Recovery is knowing who I am, the person that I am meant to be, not what drugs and alcohol created of me. Knowing me is a gift because I know now what self-love is and why it is so important in recovery as well as all relationships that we maintain throughout life. Just under 5 years ago I made the decision to go into recovery. I had recently lost my husband and went into a horrible relapse that had cost me a significant amount of money, my sanity, my home, my children, and was on the verge of losing my freedom. When going into treatment and then a long-term sober living program while awaiting the reunification of my children, I discovered that the only way to be a good mother to them was to fully submerge myself into the 12-step program of Alcoholics Anonymous. As I'm building a successful education level and seeing a promising future, I am consistently granted the opportunity to see that my recovery makes everything possible. I am able to see my flaws as they are, rather than give justification for my negative actions, and right my wrongs. Putting a relationship with a Higher Power at the forefront of all my relationships as learned through the program grants me inner peace. This is a subject I can write on for days and will never feel as though I have given it justice. Thank your for your consideration!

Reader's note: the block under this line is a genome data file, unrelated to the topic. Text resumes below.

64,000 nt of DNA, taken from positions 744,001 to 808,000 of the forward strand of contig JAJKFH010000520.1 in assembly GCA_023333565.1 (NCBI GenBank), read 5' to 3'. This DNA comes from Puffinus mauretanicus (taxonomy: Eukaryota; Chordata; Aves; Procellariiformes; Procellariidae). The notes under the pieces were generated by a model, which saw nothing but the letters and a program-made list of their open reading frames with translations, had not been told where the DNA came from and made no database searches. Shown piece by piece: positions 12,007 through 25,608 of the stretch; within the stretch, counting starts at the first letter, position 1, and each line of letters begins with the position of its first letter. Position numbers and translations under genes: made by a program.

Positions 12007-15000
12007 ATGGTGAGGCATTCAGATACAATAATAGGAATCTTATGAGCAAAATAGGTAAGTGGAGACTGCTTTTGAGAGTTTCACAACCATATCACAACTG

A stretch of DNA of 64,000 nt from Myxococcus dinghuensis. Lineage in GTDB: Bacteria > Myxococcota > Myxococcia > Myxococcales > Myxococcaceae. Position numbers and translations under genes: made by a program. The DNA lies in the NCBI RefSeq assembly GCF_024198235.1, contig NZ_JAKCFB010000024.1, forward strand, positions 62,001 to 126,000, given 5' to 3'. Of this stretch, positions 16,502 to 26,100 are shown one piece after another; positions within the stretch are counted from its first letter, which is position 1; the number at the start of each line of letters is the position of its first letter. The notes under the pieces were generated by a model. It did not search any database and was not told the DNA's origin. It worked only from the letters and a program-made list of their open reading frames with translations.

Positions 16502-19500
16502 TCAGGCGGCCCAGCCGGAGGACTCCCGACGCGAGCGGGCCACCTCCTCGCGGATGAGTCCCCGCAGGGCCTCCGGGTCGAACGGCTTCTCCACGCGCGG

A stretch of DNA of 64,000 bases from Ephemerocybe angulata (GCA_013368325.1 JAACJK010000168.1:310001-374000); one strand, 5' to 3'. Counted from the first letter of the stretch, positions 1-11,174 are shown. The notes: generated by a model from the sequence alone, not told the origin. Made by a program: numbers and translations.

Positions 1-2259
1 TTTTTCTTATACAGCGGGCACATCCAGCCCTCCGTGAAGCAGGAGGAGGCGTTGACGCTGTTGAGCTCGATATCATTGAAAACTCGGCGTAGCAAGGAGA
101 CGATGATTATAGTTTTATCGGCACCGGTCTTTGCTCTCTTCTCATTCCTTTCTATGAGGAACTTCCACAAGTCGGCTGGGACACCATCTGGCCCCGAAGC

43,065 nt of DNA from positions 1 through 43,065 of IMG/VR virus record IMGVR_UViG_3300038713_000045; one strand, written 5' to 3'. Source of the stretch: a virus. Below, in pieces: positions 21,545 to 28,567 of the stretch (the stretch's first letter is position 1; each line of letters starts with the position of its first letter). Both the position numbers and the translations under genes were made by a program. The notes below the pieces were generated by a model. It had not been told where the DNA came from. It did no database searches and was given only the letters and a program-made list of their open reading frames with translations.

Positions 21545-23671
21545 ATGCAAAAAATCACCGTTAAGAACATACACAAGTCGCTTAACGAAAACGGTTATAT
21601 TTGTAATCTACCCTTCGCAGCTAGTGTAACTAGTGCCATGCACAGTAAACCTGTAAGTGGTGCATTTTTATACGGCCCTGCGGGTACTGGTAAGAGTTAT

Ethel Hayes Destigmatization of Mental Health Scholarship